Saturday, 31 July 2010

Squash Harvest

These were my spoils today. All these squash will make lovely soup, or will roast well, and the beauty of them is that they will store well through the winter at room temperature and be decorative into the bargain.

I place this green plastic on the ground beneath the trailing plants to raise them above any puddles when it rains (not that we have had much of that this summer!) and it also gives some measure of protection from slugs.

Friday, 30 July 2010

Bee on Eryngium

Bees love Eryngiums - as do wasps and other flying insect pollinators. The flowers come in most attractive hues of blue, and the stems are the same colour. They make very good dried flowers in flower arrangements (minus the bees!).

Images copyright Eleanor Stoneham 2010

Thursday, 29 July 2010

Blueberries and blackbirds

I would have found it all comical were it not for the fact that the blackbirds had already eaten most of my plump ripe blueberries.

When I went downstairs for breakfast I glanced out of the kitchen window and immediately noticed something amiss with the blueberry bush. Where yesterday there had been a good crop ready for picking, I could not see any fruit! So I padded out in my nightie hoping no one was watching, to survey the damage.

Sure enough, the birds had managed to find a way in through the plastic screening I had erected around the bush. I thought the mesh size was too small for the birds - but clearly not - or they have just become smarter at squeezing through the holes. It worked last year. Anyway, they had eaten all the ripe berries, leaving only a handful of those still to ripen. I must at least salvage those, I thought, so I straightaway replaced the screening mesh, using some with smaller holes! And went back indoors for breakfast.

Within less than a minute two blackbirds came down, a male and his mate. They strutted around the new guard, tried to cling to its sides, perched on top, walked around it again, and so on .... They just could not believe what had happened or understand why they could no longer get in to eat the fruit! It took quite a while before they gave up and went away! I wish I could have filmed their antics. They were very funny.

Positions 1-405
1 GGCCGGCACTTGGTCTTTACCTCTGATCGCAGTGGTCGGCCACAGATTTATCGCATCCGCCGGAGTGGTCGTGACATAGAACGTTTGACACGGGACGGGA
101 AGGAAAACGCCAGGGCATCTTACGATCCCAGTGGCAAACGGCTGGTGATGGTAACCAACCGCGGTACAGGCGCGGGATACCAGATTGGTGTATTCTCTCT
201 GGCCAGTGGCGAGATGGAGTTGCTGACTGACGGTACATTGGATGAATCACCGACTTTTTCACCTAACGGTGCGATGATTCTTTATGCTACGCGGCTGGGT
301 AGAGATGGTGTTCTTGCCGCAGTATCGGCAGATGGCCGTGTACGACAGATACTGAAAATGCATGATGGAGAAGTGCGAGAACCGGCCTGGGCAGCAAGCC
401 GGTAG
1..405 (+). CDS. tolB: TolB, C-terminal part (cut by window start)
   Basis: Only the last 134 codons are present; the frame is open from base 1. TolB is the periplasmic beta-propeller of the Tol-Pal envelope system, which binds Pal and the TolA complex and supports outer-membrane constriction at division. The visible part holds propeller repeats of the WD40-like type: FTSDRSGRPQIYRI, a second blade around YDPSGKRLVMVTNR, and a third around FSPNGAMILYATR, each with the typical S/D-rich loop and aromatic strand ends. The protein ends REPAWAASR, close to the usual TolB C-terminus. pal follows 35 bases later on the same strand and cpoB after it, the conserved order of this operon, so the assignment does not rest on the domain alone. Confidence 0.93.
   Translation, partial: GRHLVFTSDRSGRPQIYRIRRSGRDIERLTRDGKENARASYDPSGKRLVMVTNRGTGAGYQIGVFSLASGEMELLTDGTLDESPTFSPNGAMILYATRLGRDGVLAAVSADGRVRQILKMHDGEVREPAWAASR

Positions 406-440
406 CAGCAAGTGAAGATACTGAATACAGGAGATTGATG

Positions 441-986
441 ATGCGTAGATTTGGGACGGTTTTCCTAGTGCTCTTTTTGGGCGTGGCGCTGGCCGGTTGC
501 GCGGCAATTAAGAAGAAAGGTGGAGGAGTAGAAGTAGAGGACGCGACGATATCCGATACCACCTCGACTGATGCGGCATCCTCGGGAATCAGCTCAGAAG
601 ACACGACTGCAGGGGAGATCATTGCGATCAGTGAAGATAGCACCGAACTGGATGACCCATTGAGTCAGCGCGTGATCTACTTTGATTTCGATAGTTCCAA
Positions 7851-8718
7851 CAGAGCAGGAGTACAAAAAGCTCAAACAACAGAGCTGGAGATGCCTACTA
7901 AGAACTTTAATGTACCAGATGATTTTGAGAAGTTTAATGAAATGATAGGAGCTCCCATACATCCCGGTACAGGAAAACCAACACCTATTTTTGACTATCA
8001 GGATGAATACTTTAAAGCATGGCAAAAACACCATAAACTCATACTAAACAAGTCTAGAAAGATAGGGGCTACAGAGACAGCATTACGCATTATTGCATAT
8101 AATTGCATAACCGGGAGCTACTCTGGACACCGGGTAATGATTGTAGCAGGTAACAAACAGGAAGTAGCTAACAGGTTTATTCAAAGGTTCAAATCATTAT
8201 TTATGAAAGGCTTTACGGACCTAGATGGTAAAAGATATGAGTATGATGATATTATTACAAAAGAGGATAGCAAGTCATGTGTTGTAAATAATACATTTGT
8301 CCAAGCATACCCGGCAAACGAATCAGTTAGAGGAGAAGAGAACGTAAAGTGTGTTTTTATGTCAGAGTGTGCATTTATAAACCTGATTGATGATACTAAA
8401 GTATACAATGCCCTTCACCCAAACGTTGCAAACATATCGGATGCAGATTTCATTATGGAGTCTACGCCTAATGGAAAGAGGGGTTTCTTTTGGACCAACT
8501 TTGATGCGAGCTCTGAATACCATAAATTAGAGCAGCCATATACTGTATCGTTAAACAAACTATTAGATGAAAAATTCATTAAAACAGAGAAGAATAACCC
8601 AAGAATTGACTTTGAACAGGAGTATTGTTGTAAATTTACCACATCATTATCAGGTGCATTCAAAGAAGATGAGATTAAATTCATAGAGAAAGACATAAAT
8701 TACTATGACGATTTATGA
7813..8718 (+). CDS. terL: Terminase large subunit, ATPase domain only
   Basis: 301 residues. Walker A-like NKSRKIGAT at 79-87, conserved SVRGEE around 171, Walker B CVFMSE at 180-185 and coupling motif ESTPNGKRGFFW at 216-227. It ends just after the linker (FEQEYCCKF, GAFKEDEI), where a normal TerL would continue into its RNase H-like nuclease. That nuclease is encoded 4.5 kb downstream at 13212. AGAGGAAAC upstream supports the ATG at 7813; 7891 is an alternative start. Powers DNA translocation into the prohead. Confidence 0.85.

Wednesday, 28 July 2010

More Harvest

Yesterday was dry and warm; in fact it was almost unbearably muggy and humid. But in spite of that I spent several hours at the allotment doing lots of tidying up, harvesting, getting more barrow loads of manure to spread on bare patches, trimming the grass edges and keeping any stray weeds at bay.

I dug the shallots up and rather than leaving them to dry on the surface of the soil I have brought them home and spread them in the garage to dry - I am tempted to make ropes of them in the same way as garlic, (right) to hang in my kitchen for use throughout the winter.

I also took home all the remaining cauliflowers. They are slightly damaged by caterpillars and I soaked them in a bowl of water to flush the caterpillars out. This also brought forth several earwigs. All the creatures were given a new home in the compost heap!

With so many cauliflowers to deal with, I made some soup, using home grown shallots and garlic, with vegetable stock, and blitzing the softened mixture with cheddar cheese in the liquidizer. It tastes delicious and has been frozen for the winter. Those cauliflowers not used for soup will store in the bottom of the fridge for a week or so quite happily.

Also coming up ready for harvest are several of the squashes. Many of these store well through the winter or make delicious soup for freezing. Otherwise they roast well with a mixture of other vegetables for a hearty winter meal. More about those another day.

Tuesday, 27 July 2010

Be your own gardening expert

Here is another gem of a book from my childhood of the 1950's. I remember buying this, in a garden shop in the middle of Ashford in Kent on my way home from school. It cost me the princely sum of One shilling and Sixpence old money, or 7.5 new pence!